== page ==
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From Passive to Assertive Leadership: 6 Actions to improve Accountability

Standing your ground with compassion and conviction is important for a leader. Yet, we often fall into a passive leadership style when we worry about upsetting others or coming across as being aggressive.

Many well-intentioned leaders often grapple with the fear of being perceived as overly aggressive in their leadership approach. To steer clear of causing offence, they frequently resort to behaving in a manner that not only diminishes their own power but also that of their team members.

The main reason is that we confuse being an assertive leader with being an aggressive leader. But an assertive leader is very different to an aggressive leader. 

An aggressive leader is focused on getting their own way. They use manipulation, fear and blame. Self-interest and a need for power underlies their communication style.

While an assertive leader prioritises achieving optimal work outcomes. They handle situations with objectivity and show respect for others' perspectives. They are always focused on finding the right solution that is best for all. 

An assertive leader has conviction in their leadership - they know what needs to be done and they clearly communicate to others. Their style ensures accountability and that people feel valued and heard.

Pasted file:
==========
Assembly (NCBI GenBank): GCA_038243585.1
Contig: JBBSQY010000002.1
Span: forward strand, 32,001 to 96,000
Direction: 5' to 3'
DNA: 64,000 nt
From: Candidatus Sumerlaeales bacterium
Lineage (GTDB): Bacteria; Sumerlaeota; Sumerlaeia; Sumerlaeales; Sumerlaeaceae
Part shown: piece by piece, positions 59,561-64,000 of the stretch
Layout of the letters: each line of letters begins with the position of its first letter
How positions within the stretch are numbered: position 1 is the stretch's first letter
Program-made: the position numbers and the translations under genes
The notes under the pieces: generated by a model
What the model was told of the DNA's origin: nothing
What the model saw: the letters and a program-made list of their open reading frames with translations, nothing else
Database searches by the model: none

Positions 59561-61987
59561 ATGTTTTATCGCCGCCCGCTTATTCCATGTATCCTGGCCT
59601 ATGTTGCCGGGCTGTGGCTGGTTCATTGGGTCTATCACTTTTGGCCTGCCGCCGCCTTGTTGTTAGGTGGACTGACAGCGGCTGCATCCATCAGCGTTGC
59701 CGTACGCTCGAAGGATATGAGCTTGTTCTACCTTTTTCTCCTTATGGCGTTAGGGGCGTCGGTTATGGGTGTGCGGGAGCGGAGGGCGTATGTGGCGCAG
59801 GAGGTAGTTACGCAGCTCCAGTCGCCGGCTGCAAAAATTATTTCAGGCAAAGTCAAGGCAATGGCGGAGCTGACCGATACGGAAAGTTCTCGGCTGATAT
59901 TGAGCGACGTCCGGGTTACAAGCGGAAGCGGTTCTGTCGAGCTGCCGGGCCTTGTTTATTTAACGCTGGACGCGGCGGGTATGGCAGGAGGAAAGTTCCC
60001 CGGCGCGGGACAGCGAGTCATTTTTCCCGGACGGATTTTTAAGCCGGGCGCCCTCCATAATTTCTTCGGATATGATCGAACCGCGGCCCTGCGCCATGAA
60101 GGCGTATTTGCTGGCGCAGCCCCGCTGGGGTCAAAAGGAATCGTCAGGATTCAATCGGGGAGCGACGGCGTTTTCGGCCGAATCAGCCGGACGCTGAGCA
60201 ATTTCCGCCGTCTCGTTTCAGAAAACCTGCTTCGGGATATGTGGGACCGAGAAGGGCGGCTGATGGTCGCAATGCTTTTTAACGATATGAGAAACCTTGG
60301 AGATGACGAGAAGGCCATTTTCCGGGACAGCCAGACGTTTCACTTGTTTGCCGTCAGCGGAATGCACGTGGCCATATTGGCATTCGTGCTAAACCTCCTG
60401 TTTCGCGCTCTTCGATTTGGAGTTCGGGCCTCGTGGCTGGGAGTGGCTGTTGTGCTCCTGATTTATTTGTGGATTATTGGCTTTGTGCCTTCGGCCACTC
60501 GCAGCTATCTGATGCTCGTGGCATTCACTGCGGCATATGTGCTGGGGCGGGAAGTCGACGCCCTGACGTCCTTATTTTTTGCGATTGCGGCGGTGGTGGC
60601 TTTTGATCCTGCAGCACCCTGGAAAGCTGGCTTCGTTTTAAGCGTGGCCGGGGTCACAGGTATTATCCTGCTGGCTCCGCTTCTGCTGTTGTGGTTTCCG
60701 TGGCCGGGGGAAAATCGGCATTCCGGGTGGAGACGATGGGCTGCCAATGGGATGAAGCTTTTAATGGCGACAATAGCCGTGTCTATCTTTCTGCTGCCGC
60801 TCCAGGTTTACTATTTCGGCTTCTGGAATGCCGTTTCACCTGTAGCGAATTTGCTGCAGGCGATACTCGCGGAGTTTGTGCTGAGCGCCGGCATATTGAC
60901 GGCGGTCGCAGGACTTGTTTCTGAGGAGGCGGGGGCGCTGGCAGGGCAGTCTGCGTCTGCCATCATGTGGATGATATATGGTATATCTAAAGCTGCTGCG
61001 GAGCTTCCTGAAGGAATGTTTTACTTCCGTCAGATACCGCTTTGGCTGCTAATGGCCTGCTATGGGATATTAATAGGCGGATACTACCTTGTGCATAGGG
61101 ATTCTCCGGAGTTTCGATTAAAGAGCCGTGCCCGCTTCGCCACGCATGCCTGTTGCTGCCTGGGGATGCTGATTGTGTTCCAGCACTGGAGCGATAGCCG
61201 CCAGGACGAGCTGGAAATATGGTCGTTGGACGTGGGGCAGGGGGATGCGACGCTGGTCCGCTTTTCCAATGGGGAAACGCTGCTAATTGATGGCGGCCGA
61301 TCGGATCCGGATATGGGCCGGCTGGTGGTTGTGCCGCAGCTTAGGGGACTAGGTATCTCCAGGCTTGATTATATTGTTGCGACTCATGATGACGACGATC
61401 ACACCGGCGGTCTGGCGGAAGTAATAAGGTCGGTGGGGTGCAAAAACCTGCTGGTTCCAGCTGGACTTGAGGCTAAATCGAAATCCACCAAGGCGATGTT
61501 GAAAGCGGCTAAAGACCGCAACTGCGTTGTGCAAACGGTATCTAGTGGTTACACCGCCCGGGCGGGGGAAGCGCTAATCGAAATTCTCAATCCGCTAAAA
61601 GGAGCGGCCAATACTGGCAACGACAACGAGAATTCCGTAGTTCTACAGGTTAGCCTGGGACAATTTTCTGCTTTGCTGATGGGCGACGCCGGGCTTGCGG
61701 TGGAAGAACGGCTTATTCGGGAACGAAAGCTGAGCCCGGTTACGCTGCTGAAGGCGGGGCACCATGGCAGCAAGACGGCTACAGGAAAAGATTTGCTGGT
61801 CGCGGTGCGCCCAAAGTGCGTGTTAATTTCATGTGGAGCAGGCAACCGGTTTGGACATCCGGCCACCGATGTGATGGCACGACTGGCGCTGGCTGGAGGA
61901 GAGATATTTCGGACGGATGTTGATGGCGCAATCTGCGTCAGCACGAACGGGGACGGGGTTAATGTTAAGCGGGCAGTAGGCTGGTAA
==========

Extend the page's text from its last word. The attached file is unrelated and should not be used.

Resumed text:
But when a leader worries about being aggressive, they slide down the scale into passive leadership. It all stems from a need to people-please - so they ask vague questions, in the hope the other person will interpret what they really mean. They fear signs of resistance, so they apologise or tip-toe around their reports hoping not to upset them.

In other words, they ask for permission rather than stepping up and being the leader everyone needs wants them to be.

And then of course, there is passive-aggressive leadership. Many leaders find they tend to be more passive-aggressive when promoting themselves internally. Other times, it's when they are writing an email and they are frustrated that people aren't doing what they want. 

Assertive Leadership

So how do you avoid falling into a passive leadership style? Here are some tips to help you.

1. Find the value - If we tend to be more passive, people will disrespect our leadership.It's time to acknowledge and embody your leadership role.  You want to get clear on what you need and your expectations. A leader who is assertive effectively harmonises their own desires and requirements with the rights and needs of those around them.